First Few Days

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Find help when you arrive

Learn as much as you can about the entry point before you arrive. Find maps and get information by searching online. Learn more about arriving in Canada by land, air or sea..
 
Most newcomers arrive in British Columbia through the Vancouver International Airport (YVR). If you do, look for the Community Airport Newcomers Network (CANN) in the Immigration and Customs area. Friendly staff offer help in more than 20 languages.

Settlement agencies offer a variety of services to help new immigrants settle in B.C. These services include assistance in finding a place to live, referral to language classes and short-term crisis counselling. Settlement agencies may be able to help you understand what you need to do when you first arrive in B.C.
 

Get your B.C. identification

Once you arrive in British Columbia, you will need to get identification.
 
Social Insurance Number (SIN) is a nine-digit number issued by the Government of Canada.
You will need a SIN to work in Canada. You also need a SIN to use government programs and benefits. Contact the Government of Canada to learn how to apply for your SIN and what documents you will need to apply.
 
BC Services Card is issued by the Province of British Columbia. You need it to get provincial services, including health care. See the B.C. Services card section below for more information. 
 
A B.C. driver’s licence is issued by the Insurance Corporation of British Columbia. You must have a valid driver’s licence to drive in B.C. See the Driving in B.C. section for more information. 
 

B.C. Medical Services Plan (MSP) & medical insurance

The Government of B.C. health plan is called the Medical Services Plan (MSP). It pays for basic, medically required health services. These include some doctor visits, medical tests, and treatments.

Not all health costs are covered by MSP. For example, you have to pay for dentists, optometrists, and physiotherapists yourself.
 
MSP is for:
  • B.C. residents who are Canadian citizens or permanent residents
  • B.C. residents who are government-assisted refugees
  • international students with study permits
  • some people with work permits for 6 months or more
Find out if you are eligible for MSP.
 

Registering for MSP

All residents of B.C. must be registered with MSP. You need to apply to register for MSP. On your application, make sure you write your name exactly as it appears on other official documents. You should register for MSP as soon as you arrive in B.C. You may have to wait for up to 3 months for your application to be processed.

If you do not have MSP, you should buy private medical insurance. If you need medical care in B.C. and you do not have MSP or private medical insurance, you will have to pay all medical costs yourself. These costs can be very high.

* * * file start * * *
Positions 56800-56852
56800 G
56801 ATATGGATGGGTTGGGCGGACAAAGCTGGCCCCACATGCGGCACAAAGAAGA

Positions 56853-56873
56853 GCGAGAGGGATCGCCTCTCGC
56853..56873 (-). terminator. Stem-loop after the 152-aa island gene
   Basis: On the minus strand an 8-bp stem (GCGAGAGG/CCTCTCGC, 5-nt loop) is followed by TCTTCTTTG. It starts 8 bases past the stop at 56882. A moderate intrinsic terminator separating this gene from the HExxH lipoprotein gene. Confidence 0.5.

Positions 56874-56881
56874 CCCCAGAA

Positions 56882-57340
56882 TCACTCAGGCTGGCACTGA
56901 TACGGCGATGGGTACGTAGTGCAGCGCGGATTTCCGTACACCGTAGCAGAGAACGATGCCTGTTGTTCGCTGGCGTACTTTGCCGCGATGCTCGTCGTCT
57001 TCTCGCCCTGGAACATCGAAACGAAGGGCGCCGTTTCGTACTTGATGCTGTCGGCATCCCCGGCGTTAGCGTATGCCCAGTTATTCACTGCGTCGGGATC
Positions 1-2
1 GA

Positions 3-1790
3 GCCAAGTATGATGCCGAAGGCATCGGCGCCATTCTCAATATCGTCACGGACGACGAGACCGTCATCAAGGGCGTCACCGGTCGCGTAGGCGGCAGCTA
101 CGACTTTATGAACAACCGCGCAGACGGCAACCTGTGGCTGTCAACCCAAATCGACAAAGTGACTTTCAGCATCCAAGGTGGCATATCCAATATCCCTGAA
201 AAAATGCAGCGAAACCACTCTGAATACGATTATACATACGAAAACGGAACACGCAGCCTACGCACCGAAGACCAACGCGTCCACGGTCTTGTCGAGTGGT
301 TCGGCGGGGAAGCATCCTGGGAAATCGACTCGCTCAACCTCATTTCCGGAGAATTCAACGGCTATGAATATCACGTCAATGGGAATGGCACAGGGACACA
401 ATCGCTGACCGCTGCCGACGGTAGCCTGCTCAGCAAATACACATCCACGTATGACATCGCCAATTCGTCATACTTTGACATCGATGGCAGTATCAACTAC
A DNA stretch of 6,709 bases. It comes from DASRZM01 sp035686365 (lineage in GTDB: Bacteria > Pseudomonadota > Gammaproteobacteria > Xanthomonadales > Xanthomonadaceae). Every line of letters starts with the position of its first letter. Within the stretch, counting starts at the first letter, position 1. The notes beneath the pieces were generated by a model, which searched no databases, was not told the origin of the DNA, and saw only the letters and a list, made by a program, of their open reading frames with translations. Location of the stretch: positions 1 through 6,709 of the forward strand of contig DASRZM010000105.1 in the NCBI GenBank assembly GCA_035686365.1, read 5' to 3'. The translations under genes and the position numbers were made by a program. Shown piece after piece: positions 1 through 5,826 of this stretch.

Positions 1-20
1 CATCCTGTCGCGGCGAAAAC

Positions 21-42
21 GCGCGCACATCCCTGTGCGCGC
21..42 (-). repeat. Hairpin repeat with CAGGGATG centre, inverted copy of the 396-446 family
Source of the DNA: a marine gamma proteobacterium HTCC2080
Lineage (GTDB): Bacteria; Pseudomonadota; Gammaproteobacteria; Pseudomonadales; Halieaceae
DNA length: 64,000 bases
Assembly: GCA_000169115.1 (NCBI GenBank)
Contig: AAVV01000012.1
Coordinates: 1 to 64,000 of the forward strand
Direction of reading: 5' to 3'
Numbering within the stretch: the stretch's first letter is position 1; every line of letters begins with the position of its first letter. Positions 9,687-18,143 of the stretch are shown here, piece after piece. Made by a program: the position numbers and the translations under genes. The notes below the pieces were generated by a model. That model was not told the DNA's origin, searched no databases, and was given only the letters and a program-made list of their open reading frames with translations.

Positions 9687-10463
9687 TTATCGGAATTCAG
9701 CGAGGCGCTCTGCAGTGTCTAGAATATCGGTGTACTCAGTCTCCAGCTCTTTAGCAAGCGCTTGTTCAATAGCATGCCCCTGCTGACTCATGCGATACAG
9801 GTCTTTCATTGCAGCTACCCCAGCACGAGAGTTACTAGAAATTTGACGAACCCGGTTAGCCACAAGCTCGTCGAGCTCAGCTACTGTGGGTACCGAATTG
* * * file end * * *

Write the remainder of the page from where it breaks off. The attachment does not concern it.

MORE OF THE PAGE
Contact Health Insurance BC for more information and to register for MSP. Toll-free: 1 800 663-7100

Supplementary Benefits
If your income is low, you may be eligible for Supplementary Benefits. MSP Supplementary Benefits will pay part of some medical services. See the MSP page for more information on what is covered, who is eligible, and how to apply.

International Student Health Fee
International students must pay a monthly health care fee. This fee is for:
  • international students in kindergarten to Grade 12
  • international post-secondary students with study permits who are enrolled in MSP
Get your BC Services Card
You will need a BC Services Card to access health care services. Follow these steps to get your BC Services Card.
 
1. Apply for MSP. 2. Visit an ICBC driver licensing office. After you apply, you will receive a letter in the mail. Take the letter to an ICBC driver licensing office. You will also need to take 2 pieces of identification. Children under 19, people 75 and older, and people with study and work permits do not have to visit an ICBC office. You will receive a BC Services Card without a photo.

A BC Services Card with a photo is more secure. If your card is stolen, no one else can use it. If you are a senior or have a work or study permit, and you would like a BC Services Card with a photo, visit an ICBC driver licensing office.
 
The Interim Federal Health Program – Refugees and Refugee Claimants
The Interim Federal Health Program provides limited, temporary health coverage for resettled refugees, protected persons, and refugee claimants and their dependents.

The program covers people who are not eligible for provincial or private health coverage. It includes basic health-care services such as visiting the doctor, going to the hospital, emergency medicine, and emergency dental (teeth) and eye care.
 
People qualified for the Interim Federal Health Program must visit registered health care providers. See a list of health care providers registered with the program.
 
Private insurance
MSP does not cover all medical costs. For example, MSP does not cover dental care. If you want coverage for more medical costs, you can buy insurance from a private company.
 
Some of the services not covered by MSP will have to be paid for by you when you arrive for your visit. Ask for the receipt and send it to your insurance company. They will pay you back some or all of the money you paid. Other offices will send the bill directly to your insurance company. This is called “direct billing.” Ask questions and make sure you understand how the bill will be paid.
 
Out-of-province coverage
If you visit another province in Canada, you may want to buy extra health insurance. Check with Health Insurance BC to see if you will need extra coverage.